2. Improved change adoption and success: When employees are actively involved in driving change, they understand the reasons behind it and have a stake in its success. This involvement leads to higher adoption rates and successful implementation of change initiatives.

3. Enhanced problem-solving capability: Employees on the front lines often have valuable insights into the operational challenges and customer needs. Empowering them as change agents enables organizations to tap into this knowledge, resulting in more innovative and effective solutions.


Empowering change agents and fostering employee-led change is crucial for organizations seeking long-term success in today’s ever-changing business environment. By leveraging the passion and expertise of employees, companies can unlock the potential for innovation, improvement, and growth. As illustrated by the case studies of Zappos and Adobe Systems, change agents play a significant role in creating a culture of engagement, ownership, and successful change adoption. Organizations that embrace this approach not only navigate change more effectively but also build a workforce that is resilient, adaptable, and ready to tackle future challenges.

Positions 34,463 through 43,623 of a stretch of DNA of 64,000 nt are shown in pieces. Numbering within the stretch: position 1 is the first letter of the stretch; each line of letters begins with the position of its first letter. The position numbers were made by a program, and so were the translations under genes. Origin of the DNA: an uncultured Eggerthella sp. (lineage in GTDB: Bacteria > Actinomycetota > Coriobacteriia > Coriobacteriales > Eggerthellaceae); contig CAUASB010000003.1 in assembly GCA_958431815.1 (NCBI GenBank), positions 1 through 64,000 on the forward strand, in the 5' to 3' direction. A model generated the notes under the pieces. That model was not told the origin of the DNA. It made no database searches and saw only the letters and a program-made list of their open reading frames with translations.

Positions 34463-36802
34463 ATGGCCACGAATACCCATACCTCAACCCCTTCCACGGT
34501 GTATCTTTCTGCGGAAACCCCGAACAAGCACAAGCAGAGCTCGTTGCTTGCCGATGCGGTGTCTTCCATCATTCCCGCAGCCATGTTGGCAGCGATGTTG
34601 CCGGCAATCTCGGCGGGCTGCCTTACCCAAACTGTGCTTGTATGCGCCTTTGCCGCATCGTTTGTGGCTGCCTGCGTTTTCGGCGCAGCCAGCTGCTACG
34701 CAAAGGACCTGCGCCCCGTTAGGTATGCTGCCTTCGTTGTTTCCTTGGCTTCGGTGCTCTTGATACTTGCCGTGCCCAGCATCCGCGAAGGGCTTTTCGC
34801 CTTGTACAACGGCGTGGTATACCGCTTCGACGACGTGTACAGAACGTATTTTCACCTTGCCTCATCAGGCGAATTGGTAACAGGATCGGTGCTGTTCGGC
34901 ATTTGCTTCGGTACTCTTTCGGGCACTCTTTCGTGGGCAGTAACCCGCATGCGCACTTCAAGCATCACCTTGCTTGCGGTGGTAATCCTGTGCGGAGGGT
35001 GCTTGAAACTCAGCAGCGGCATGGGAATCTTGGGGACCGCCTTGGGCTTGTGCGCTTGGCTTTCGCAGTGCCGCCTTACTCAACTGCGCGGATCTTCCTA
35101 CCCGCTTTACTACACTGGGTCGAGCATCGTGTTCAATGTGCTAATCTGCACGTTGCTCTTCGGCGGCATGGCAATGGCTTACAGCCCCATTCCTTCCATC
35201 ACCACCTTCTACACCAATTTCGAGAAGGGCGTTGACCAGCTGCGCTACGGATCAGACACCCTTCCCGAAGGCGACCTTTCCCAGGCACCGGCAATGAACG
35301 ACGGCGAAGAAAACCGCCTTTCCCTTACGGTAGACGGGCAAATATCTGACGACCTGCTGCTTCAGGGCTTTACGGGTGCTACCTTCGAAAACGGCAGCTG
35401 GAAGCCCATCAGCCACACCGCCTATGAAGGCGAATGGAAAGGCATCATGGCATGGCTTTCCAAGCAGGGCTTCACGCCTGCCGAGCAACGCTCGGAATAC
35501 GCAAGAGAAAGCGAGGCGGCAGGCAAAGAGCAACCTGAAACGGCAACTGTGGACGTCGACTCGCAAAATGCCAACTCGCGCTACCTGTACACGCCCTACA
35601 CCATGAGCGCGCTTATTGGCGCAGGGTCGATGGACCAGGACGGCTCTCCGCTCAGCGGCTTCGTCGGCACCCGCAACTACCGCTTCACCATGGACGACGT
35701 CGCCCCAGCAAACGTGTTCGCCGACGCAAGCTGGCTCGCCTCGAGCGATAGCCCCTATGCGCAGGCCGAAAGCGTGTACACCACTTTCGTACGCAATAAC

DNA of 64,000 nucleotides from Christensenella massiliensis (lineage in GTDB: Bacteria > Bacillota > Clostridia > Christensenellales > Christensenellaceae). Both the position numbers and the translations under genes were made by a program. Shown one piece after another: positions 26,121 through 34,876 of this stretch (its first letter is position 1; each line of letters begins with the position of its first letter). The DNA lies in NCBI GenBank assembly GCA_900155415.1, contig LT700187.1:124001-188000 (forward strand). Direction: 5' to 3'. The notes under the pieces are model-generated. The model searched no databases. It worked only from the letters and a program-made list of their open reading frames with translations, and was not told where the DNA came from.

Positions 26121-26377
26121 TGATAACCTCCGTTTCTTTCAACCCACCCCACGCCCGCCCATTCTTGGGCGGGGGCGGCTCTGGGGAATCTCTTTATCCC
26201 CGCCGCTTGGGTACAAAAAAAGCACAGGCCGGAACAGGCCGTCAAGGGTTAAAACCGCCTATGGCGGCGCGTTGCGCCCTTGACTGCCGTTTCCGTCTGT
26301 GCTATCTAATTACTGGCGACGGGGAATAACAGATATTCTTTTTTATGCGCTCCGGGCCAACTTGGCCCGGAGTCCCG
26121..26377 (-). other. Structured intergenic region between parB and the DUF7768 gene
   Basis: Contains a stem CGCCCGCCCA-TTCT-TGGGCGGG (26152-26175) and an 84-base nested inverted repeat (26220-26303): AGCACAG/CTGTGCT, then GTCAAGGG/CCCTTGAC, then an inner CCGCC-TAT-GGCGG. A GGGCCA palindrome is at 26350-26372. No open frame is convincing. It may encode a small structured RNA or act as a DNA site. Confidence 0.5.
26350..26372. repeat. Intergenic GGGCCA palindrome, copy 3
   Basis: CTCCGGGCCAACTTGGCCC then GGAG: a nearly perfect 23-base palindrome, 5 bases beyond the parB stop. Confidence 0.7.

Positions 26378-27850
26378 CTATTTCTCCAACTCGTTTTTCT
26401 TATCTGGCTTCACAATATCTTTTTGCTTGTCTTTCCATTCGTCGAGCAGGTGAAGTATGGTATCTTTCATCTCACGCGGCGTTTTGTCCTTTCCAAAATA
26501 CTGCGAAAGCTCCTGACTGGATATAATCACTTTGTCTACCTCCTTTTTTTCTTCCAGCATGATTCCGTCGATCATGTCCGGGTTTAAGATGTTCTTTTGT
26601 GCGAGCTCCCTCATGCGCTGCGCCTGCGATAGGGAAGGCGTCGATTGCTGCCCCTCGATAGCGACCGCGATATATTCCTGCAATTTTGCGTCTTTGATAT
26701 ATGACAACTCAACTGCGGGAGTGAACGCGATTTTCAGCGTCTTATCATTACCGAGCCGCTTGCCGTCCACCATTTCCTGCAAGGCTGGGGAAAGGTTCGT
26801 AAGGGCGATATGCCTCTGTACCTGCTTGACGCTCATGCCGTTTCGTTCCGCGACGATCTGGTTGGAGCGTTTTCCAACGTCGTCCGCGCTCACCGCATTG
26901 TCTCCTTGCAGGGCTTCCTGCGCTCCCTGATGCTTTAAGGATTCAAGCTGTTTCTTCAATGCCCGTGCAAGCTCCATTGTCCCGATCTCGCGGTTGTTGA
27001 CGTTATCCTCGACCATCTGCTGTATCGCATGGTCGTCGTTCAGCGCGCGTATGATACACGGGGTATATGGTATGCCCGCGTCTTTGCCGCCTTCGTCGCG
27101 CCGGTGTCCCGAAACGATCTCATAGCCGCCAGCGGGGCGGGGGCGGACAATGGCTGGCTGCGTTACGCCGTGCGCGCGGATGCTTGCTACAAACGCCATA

SPECIAL BONUS: Braden Kelley’s Problem Finding Canvas can be a super useful starting point for doing design thinking or human-centered design.

“The Problem Finding Canvas should help you investigate a handful of areas to explore, choose the one most important to you, extract all of the potential challenges and opportunities and choose one to prioritize.”

Image credit: Pixabay

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Change Agents and the Future of Change Management

Change Agents and the Future of Change ManagementRecently I was identified in a mini research study as one of the top Key Opinion Leaders in change management on Twitter by Maven7, and they were curious about some of my opinions about organizational change, and asked me these two questions for an article titled ’14 Insightful Quotes from Influencers in Change Management’ on their blog.

1) In your opinion, how will change management evolve in the next 10 years?